Photo by Debby Hudson on Unsplash

And that’s it for this year

merry christmas

It’s Christmas Eve. The presents are (finally) wrapped and under our sparkly tree. It’s time to settle in for a restful evening with the family.

Before it gets too busy with cooking and unwrapping of gifts tomorrow, I’d like to wish you all the very best of festive holidays. May it bring you what you need and what makes you smile, all with a sprinkling of sparkle and joy.

Here’s to a better, kinder, and healthier new year.

Author interview with Pete Oxley

author interview with Pete Oxley

This is the last of my December author interviews, but don’t be too sad because we’re going out with a good one. Pete Oxley is not only a fellow fantasy author but also one of the faces behind those lovely bookish people, Burning Chair Publishing.

Hi Pete. Lovely to see you today. Why don’t you introduce yourself to the readers before we get started?

Hi Fi. Thanks for having me! I’m Pete Oxley, author of the Infernal Aether series of steampunk-inspired dark fantasy novels. I’m also the better looking half of the team at Burning Chair Publishing…

Tell us about your latest book, Pete. What’s it called and what was the inspiration behind it?

My latest book is one I’ve been threatening my readers group with for far too long. It’s called The Great Big Demon Hunting Agency, and is an irreverent spin-off from my Infernal Aether books. It takes place a couple of years after the events of Beyond the Aether and focuses on a couple of characters who were bit-part players in the main series – lovable rogues Spencer and Bart. In terms of inspiration for the book, those two characters were initially just little plot devices, but they muscled their way in to the story time and again, insisting that I give them more air time. I had to cut most of their scenes from the main series – they were too much of a distraction from the main story arc and characters – so I promised myself I’d give them their own proper series when I could. My past few years have been focused on editing and publishing other authors’ books, including your good self, but for my own sanity I still need to write my own stuff now and again. I am in the thick of the final, final draft of this one, so my aim is to get this out in the first few months of 2022. As I say, it’s been much delayed, mainly thanks to us getting Burning Chair up and running, but I’m confident it’ll be worth the wait.

As soon as the book is ready I’ll be letting my readers group know – you can join that on my website, or join the Burning Chair readers group and we’ll again make sure you’re the first to know!

Exciting stuff! Speaking of inspiration, what inspires your writing?

Often it’s something I’ve read or seen which doesn’t quite go as far as my fevered imagination would like it to. My Infernal Aether books were inspired by Pat Mills and Kevin O’Neill’s outstanding comic book series Nemesis the Warlock, and in particular the story The Gothic Empire, which blew my tiny mind as a teenager – the idea of a totally amoral anti-hero got all sorts of things whirring in my brain, especially when  combined with a demonic steampunk world. A few years later, this got mixed with the character Angelis from Buffy the Vampire Slayer, and lo and behold: N’yotsu was born!

Like most authors, I’ll usually find that inspiration hits me at the most inconvenient moments – the shower, walking the dogs, in a meeting at work. As a result my study is full of scraps of paper and scrawled notes with random ideas on, most of which are yet to see the light of day. Yet.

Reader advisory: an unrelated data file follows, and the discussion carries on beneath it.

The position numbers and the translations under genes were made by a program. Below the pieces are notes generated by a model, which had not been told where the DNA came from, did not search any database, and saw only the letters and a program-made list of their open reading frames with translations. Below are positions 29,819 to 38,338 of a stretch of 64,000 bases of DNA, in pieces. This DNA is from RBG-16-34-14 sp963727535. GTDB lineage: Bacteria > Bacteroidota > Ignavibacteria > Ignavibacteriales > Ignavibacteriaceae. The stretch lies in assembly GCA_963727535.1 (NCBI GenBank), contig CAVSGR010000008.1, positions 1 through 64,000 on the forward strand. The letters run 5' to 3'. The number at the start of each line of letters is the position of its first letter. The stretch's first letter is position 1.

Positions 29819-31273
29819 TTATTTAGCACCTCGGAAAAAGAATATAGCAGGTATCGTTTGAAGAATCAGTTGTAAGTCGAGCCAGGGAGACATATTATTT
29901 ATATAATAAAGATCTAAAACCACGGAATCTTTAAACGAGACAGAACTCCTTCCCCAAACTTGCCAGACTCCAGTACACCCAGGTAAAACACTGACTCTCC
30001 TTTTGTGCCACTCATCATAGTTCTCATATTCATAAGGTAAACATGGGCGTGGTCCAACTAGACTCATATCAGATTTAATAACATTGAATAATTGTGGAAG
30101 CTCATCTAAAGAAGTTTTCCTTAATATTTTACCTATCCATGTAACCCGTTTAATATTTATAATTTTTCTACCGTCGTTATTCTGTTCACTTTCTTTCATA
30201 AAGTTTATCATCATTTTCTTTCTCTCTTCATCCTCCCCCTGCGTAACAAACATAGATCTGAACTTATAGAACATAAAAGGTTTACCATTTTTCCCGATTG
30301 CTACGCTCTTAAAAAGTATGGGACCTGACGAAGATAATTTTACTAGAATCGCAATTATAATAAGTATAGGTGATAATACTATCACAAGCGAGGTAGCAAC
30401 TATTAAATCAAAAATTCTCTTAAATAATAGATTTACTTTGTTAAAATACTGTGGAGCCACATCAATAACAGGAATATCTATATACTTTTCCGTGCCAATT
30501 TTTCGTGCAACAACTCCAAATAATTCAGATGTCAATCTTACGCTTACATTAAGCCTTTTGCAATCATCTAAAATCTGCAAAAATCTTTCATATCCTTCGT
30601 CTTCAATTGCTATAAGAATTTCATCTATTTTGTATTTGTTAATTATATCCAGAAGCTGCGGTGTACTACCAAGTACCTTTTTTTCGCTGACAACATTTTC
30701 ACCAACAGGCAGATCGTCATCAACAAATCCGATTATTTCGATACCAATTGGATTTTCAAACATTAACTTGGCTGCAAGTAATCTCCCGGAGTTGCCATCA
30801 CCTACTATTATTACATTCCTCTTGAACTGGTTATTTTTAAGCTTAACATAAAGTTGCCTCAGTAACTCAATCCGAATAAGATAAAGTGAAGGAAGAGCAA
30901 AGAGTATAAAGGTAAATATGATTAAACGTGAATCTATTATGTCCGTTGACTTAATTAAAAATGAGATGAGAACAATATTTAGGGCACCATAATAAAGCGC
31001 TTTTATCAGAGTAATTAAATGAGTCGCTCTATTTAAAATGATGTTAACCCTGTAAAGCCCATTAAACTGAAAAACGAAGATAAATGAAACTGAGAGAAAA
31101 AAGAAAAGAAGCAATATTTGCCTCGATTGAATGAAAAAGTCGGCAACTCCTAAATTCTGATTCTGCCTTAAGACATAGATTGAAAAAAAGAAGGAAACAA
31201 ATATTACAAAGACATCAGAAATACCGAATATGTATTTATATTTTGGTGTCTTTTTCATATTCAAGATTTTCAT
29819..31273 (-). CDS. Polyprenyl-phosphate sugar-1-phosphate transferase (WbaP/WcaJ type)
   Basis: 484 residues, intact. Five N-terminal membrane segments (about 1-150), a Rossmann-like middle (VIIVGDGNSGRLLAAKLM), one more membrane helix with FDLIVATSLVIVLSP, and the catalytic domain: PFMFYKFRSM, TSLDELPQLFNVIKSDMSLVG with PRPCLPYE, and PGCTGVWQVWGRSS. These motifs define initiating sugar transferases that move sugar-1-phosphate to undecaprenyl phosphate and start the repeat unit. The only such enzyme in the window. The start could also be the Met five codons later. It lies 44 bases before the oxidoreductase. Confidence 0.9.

Here’s the festive question: If you could have Christmas Dinner with any fictional character, who would it be?

Oooh, good question. I’m a huge Doctor Who fan, so any of their incarnations would be a dream come true for the young kid in me (I’m still refusing to grow up…!). Then again, Harry Paget Flashman (from George MacDonald Fraser’s outrageously good novels) would be huge fun to spend the afternoon with. I suppose it would be cheating to say The Ghost of Christmas Present, simply because I can’t get enough of different Christmas traditions and would happily relive the day over and over? Do I have to choose just one? OK, I’ve got it. It could only be one person: Hartley Kegg, from Haven Wakes – enigmatic, boisterous fun; and if we run out of food, wine or entertainment, he could use his chalk to take us somewhere to replenish!

(How many Brownie points do I earn for that answer? 😊 )

Hartley thanks you for the compliment. Finally, what bookish plans do you have for 2022?

As far as Burning Chair goes, we’ve got an extremely exciting launch schedule already planned, including the latest from someone called Fi Phillips – you might have heard of her? Added to that we have the next volume in Andrew Neil Macleod’s The Casebook of Johnson & Boswell, plus new books from a frankly ridiculous number of talented, hitherto undiscovered authors…!

As for me personally, there’s the first Spencer & Bart adventure, which will certainly spawn more books. I’m also working on a crime heist thriller set in the 18th century, which I’m aiming to publish in the second half of 2022 and again will be the first of a long series starring a bunch of characters who’ve been clamouring at me to get them on the page for many years now. It’s going to be a challenge, but I’m a big believer in aiming for the stars – in the words of the great Ted Lasso: “Taking on a challenge is a lot like riding a horse… If you’re comfortable doing it, you’re probably doing it wrong.”

Finally, I just want to wish you and your readers a merry Christmas, and a happy and prosperous 2022!

And to you, Pete. Thanks for chatting to me today. I’ll keep an eye out for The Great Big Demon Hunting Agency in the new year.

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If you want to find out more about Pete and his fantastical imaginings, here are the links:

And finally, here’s what I thought of Pete’s novel The Infernal Aether (for 5*).

“If Wilkie Collins, Edgar Allan Poe and Dennis Wheatley wrote a book together, this would be it.